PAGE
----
At any given moment, a ski area might have alpine, snowboard, telemark, cross country and other specialized Snowsport equipment. Regardless of how you decide to enjoy the slopes, always show courtesy to others and be aware that there are elements of risk in skiing. These risks can be greatly reduced by common sense and personal awareness. Read the code and share with other skiers for a great skiing experience
- Stay in control
- People ahead have the right of way
- Stop in a safe place for you and others
- When starting downhill or merging, look uphill and yield
- Use devices to help prevent runaway equipment
- Observe signs and warnings, keep off of closed trails
- Know how to use the lifts safely
Terrain Park Safety
Every time you use freestyle terrain, make a plan for each feature you want to use. Your speed, approach and take off will directly affect your maneuverability and landing.
- Look before you leap! Look around jumps first, not over them. Know your landings are clear and clear yourself out of landing area
- Easy style it! Start small and work your way up. Inverted aerials are not recommended
- Respect gets respect, from the lift line throughout the mountain
Responsible Chairlift Use
To safely use the chairlifts, always remember:
- Ask the lift attendant for help is needed. Smallest kids load closest to attendant
- Remove and carry packs
- It’s okay to miss a chair and wait for the next one
- Do not use phones or handheld technology while loading or unloading
- If something is dropped, let it fall. Any dropped item can be retrieved later
- Absolutely NO horseplay on the lifts
Deep Snow and Tree Well Safety
What is a tree well?
A tree well is a void or depression that forms around the base of a tree can and contain a mix of low hanging branches, loose snow and air. Evergreen trees in particular (fir, hemlock, etc) can have large, deep tree wells that form when low hanging branches block snow from filling in and consolidating around the base of the tree. These voids can be hidden from view by the tree’s low hanging branches.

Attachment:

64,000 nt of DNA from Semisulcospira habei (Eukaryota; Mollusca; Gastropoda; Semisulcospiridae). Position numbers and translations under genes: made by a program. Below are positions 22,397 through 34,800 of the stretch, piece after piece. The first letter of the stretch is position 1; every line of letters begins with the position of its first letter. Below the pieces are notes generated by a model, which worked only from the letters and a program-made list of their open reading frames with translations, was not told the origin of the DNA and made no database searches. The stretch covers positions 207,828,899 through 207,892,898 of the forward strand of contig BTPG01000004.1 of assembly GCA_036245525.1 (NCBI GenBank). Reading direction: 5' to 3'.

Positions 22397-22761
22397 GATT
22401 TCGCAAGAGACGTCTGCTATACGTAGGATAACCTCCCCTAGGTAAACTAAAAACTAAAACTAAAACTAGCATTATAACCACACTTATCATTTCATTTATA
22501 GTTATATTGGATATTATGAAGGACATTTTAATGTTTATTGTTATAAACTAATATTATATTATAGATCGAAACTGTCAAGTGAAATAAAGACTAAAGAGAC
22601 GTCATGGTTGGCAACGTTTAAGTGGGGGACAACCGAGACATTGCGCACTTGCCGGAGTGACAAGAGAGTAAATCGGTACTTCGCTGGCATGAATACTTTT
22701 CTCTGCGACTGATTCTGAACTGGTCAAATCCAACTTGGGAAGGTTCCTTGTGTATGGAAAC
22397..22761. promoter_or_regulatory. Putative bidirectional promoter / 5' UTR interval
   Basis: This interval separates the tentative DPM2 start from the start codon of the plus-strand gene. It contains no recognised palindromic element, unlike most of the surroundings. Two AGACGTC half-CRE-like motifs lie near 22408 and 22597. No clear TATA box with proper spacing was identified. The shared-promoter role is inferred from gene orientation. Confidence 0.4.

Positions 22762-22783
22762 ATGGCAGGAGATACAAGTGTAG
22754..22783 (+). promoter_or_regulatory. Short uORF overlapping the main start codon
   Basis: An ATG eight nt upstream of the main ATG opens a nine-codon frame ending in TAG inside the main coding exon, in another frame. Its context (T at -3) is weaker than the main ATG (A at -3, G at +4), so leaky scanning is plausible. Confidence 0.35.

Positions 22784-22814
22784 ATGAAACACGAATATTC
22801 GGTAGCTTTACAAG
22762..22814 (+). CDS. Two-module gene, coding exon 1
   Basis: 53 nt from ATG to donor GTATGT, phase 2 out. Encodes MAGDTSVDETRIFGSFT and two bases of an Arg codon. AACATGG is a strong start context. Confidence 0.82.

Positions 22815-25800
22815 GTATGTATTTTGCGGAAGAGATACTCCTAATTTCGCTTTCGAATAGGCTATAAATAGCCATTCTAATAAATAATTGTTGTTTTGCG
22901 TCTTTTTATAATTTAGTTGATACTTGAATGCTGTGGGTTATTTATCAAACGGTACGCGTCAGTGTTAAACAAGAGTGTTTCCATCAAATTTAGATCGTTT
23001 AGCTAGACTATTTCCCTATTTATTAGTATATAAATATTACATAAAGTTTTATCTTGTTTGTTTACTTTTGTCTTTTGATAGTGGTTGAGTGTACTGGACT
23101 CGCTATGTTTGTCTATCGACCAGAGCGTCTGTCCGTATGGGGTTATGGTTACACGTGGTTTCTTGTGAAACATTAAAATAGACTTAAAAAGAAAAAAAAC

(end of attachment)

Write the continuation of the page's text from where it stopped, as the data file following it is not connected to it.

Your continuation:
There is no easy way to identify if a particular tree has a dangerous tree well by sight therefore, treat all tree wells as dangerous.
In simple terms, a tree well is a hole or void in the deep snow, which is clearly marked by a tree. You can easily identify and avoid these areas.
For more detailed information please visit: www.DeepSnowSafety.org
Risk of Avalanche
While snow safety and avalanche mitigation efforts help reduce the risk of avalanches, avalanches and snow slides may occur at ski areas, both inside and outside of the posted boundaries. Avalanches are an inherent risk of the sport due to the nature of snow and it’s accumulation on steep, mountainous terrain. Become educated on how to reduce the risk of injury or death from avalanches through your own actions and awareness. Visit htt://www.avalanche.org or contact the Eaglecrest Ski Patrol for further information on the risks and prevention of avalanche-related injuries or death.
Beyond the ski area boundary is considered backcountry terrain. There are no Ski Patrol Services or avalanche hazard reduction measures in this terrain.
If you choose to venture beyond the ski area boundary, you are solely responsible for your decisions, safety and welfare.